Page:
Rob searched the crowd in the Italian restaurant for a friend. His sun-darkened skin was bronze against his white collar. He felt the heat through his many layers, the weight of black clericals on an August day, the rub of his collar on his brown neck, and wished himself again on the soft shore of Kauai, with cool-warm water lapping his toes, an iced drink at hand. But vacation was over, summer almost gone, and the pace of church life about to pick up dramatically. Rob cupped a hand to his eyes to see across the outside courtyard, where tables were set under an awning, and patrons lounged with wine glasses at the outdoor bar.
There, Rob spied the sun-bleached hair, heard the distinct laugh, recognized at once the erect posture of his best friend, Father Lawrence Poole, bantering with the bartender. They hadn’t seen each other all summer; Lawrence had been in Italy for a month, then Rob had gone to Hawaii to visit relatives. Rob had missed Lawrence more than he’d expected, felt the loss of the regular afternoon call which filled that empty portion of the day; he had missed Lawrence’s wicked laughter through the phone line, the gossip and the companionship that only two souls with the same vocation could know.
Lawrence greeted Rob with a hug. “Hey, there, sweetie. You look relaxed. Did you get lucky over the summer?”
“Ha, ha.” Rob hugged Lawrence back. “You’re projecting. Is there something you need to confess?”
Lawrence put his hand over his heart and made a tragic face. “My lips are sealed.” Lawrence kissed his fingertips, eyes closed reverently.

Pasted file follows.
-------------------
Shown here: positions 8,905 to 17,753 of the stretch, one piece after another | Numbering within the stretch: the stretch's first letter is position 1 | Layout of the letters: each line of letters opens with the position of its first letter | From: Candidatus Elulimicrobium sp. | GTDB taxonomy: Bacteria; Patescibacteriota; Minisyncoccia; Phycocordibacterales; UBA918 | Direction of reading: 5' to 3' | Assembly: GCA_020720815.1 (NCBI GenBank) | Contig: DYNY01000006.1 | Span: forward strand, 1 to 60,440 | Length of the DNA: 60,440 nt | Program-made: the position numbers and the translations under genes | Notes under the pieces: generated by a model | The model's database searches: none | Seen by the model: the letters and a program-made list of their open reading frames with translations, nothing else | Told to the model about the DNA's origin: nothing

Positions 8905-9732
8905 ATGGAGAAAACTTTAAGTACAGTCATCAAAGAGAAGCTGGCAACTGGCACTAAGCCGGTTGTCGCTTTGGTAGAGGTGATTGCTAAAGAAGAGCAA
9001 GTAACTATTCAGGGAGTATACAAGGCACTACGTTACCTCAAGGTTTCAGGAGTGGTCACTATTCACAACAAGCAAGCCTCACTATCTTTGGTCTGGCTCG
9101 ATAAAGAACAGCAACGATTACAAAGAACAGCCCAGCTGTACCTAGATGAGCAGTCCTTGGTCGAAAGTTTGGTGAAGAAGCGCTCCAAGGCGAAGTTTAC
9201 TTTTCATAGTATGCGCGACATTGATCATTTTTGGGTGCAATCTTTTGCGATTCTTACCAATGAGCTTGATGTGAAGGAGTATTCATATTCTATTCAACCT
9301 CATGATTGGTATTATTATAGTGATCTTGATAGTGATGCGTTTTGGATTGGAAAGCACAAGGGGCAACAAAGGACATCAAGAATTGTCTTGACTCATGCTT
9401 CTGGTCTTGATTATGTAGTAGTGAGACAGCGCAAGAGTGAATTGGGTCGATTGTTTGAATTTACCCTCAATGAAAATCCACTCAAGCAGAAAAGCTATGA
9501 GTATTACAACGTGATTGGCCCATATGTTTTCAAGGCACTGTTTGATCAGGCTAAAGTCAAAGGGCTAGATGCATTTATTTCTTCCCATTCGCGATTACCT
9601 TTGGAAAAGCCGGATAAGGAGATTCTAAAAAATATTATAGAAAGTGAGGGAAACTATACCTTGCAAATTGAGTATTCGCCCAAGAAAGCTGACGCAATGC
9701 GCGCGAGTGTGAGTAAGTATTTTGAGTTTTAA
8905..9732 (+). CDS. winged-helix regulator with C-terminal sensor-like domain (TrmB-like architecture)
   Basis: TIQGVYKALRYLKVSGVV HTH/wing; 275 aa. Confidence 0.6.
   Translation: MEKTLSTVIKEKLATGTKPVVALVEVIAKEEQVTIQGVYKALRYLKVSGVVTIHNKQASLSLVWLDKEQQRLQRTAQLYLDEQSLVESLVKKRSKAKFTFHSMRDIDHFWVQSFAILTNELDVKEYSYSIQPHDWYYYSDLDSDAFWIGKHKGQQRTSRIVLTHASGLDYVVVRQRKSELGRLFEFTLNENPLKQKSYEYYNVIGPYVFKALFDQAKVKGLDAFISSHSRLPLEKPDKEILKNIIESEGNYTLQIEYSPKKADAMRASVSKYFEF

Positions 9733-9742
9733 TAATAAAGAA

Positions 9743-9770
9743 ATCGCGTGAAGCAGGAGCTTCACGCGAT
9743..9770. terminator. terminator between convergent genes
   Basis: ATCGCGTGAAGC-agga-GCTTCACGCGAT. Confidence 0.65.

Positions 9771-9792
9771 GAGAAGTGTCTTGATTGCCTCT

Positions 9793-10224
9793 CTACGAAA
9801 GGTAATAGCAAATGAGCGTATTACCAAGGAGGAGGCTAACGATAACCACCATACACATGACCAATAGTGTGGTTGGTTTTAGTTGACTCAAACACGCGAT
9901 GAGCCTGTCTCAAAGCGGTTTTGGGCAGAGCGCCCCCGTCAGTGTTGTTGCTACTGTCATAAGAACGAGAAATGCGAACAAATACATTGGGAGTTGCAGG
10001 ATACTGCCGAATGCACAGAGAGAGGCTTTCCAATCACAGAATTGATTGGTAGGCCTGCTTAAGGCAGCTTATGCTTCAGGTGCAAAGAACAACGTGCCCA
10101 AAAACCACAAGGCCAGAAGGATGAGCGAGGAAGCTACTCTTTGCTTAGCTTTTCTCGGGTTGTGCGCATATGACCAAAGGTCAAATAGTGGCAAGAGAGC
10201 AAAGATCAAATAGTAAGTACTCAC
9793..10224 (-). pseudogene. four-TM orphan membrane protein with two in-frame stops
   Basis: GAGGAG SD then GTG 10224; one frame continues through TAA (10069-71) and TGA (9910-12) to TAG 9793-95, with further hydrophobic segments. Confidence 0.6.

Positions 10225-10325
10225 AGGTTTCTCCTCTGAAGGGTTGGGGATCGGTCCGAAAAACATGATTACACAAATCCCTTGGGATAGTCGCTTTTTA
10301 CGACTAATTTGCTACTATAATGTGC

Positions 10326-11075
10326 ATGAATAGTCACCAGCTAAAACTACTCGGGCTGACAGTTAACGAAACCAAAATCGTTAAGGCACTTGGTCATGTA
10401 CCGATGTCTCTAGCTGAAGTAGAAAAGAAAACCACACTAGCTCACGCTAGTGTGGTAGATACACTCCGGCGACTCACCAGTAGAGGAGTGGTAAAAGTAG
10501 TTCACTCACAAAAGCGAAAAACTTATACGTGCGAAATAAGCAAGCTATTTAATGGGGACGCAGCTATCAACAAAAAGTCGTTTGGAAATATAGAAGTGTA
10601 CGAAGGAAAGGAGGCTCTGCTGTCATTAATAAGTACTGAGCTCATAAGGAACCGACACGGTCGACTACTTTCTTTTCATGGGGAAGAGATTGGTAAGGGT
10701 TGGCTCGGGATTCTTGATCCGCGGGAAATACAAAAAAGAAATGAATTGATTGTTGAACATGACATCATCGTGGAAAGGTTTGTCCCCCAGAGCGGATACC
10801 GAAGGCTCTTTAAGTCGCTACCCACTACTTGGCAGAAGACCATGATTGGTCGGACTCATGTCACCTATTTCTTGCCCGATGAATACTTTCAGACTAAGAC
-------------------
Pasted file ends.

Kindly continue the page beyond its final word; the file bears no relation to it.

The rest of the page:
The maitre d’ arrived to escort them to a table.
As Rob and Lawrence passed through the restaurant, a lingering trace of perfume met them, to Rob, as familiar as the scent of his own pillow, his own warmed bed, sweet and musky as a woman. And there was a woman somewhere in the room, nameless, anointed with a certain scent, one that pulled him like a ribbon of memory. Another woman had worn the same perfume for him, long ago, a fragrance forever associated with her, that time, that place, that choice, leading down to this moment, this life. Rob pushed the thought back as they came to their table, and he took his seat. A waitress stood by to take their order.
“Have a drink with me,” Lawrence said, dropping into his chair. “I want to celebrate.”
“Let’s get a bottle, then,” said Rob, taking up the wine list. He pointed to a Sonoma Chardonnay. “This one’s fine,” he told their waitress. As he spoke to her, he noticed a fading red mark—knife slice, cat scratch?—on the back of her hand.
The young waitress in her black trousers and crisp white shirt noted the wine and nodded. Rob handed her the list, watching the curve of her jaw as she walked away, the one brown strand of hair at the nape of her white neck that her hair clasp had missed. He made himself look around the restaurant, noticing instead the marble counters, the open windows where the breeze came in, and the terra cotta tile of the floor.
“Tell me what we’re celebrating,” Rob said.
“Ah. Yes. Something wonderful.” Lawrence smiled, his face still glowing with a Southern California tan, sun-bleached bangs that he tossed from his forehead like an impatient colt. “I met a man last month when I was home in La Jolla for a few days.”
“Oh, don’t tell me—you’re in love.” Rob covered his ears.
“Oh, no, nothing like that.”
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Genre - Contemporary Romance
Rating – PG13